Dillon Honcoop:
What’s a program like that teach you? What were you doing in classes with that stuff?

Blake Carson:
It’s basically a wide variety of … you have like science classes, your soil science, your biology or chemistry, and then you have a lot of business classes. I did a business minor as well, but there was a lot of Ag business, stats, economics, and then there was just a bunch of irrigation and hydraulics, electrics, all that stuff. So it was a pretty well rounded education I’d say.

Dillon Honcoop:
So everything on how to farm-

Blake Carson:
Yeah, pretty much.

Dillon Honcoop:
… from whatever perspective? So what was your plan at that point? What did you want to do with that degree when you were still in school?

Blake Carson:
I had no idea. I just wanted to … I don’t know. I thought about, oh, going to work for Simplot or McGregor or something like that through the basin, but I just ended up coming back here to work for Skagit Farmers Supply.

Dillon Honcoop:
Yeah, talk about your job now. You’re an agronomist?

Blake Carson:
Yes, I am.

Dillon Honcoop:
So, what does that mean?

Blake Carson:
So I pretty much am responsible for all of the inputs in a handful of accounts that I have either opened or received. And I just check on their fields and make sure that there’s no disease or pass or anything bothering the yield on the crop, and I just make educated opinions on what kind of fertilizer inputs and chemical inputs that we’re going to use on this particular crop.

Dillon Honcoop:
So what kind of crops are you keeping an eye on right now with the different farmers that you’re working with?

Blake Carson:
So I deal with a lot of potatoes, I deal with field corn, I deal with some seed crops, hay or grass, of course, and then a little bit of pickling cucumbers and green beans, and I guess I’m dabbling into berries right now.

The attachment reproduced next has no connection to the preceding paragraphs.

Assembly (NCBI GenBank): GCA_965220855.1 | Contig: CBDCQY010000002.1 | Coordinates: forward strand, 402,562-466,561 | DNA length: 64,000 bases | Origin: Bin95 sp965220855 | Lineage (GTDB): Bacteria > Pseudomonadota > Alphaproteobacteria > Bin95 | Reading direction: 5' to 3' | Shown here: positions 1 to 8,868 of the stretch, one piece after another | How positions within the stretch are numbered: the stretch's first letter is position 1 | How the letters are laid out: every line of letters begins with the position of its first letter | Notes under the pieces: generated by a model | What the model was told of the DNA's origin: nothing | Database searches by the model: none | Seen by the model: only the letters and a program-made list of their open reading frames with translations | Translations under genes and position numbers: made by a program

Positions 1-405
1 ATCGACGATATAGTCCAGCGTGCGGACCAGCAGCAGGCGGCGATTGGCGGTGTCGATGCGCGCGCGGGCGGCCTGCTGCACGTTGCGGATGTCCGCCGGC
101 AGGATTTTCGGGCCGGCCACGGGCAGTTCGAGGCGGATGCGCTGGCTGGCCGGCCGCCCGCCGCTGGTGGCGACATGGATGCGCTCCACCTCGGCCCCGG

Dillon Honcoop:
Like raspberries, blueberries?

Blake Carson:
Yes, raspberries and blueberries.

Dillon Honcoop:
And Whatcom and Skagit County is your area?

Blake Carson:
Yeah, Whatcom, Skagit, and I have a couple of accounts in the Snohomish.

Dillon Honcoop:
Okay, pretty wide area.

Blake Carson:
Yeah, I’m all over the place.

Dillon Honcoop:
Driving all over, keeping track of all these farms.

Blake Carson:
Mm-hmm (affirmative).

Dillon Honcoop:
Seed crops, what kinds of seed crops?

Blake Carson:
Spinach seed and Swiss chard seed. It’s-

Dillon Honcoop:
Okay, those are probably in Skagit, right?

Blake Carson:
Actually the farmer that I deal with, he’s in Arlington.

Dillon Honcoop:
Okay, down South there.

Blake Carson:
Yep. It’s very unique actually seeing the … It’s very high risk, but it can be very rewarding for a lot of these guys.

Dillon Honcoop:
So what’s it like helping to grow this food that people are going to eat? What does that mean to you?

Blake Carson:
Well, being on this side, the Ag consulting side of farming, it’s a whole lot different because you’re working with somebody else’s livelihood and you got to take that into consideration with every decision you make every day. And which brings on a different level of stress because you can get unloaded on for making a mistake and it could be an honest mistake, but you try to minimize those mistakes and try to make a great crop and that everybody will enjoy.

Dillon Honcoop:
A lot of farmers … Everybody knows the farming population is aging, here you’re a young guy. When did you graduate college, by the way?

Blake Carson:
This last December, so 2019.

Dillon Honcoop:
Okay, so you’re just fresh out of college?

Blake Carson:
I’m fresh.

Dillon Honcoop:
Have you had to deal with people being like, “Oh, you’re a young buck, what do you know?”

Blake Carson:
Absolutely, there are a lot of people that don’t take me very seriously which, I mean, it’s to be expected. But then, for me, I’ve been able to keep a level head and just navigate through those situations and people notice it. So, I just try to be the best field man, the best all round person that I can be because I don’t want people to hate me or-

Dillon Honcoop:
Yeah. Well, is that like that on the job too? I would imagine brand new as an agronomist on this team, I know that team has some people who’ve been doing it for an awful long time and you probably have to feel like you prove yourself there too, right?

Blake Carson:
Yeah, I definitely have to prove myself a lot. There’s a few guys, they don’t take me very seriously or, “Oh, he’s the new guy.” Like “Oh, I’m trying my best, man.”

Dillon Honcoop:
Yeah, for sure. I don’t know, but what makes more of a difference, your fresh college education or their years of experience? That may lead to different conclusions, right?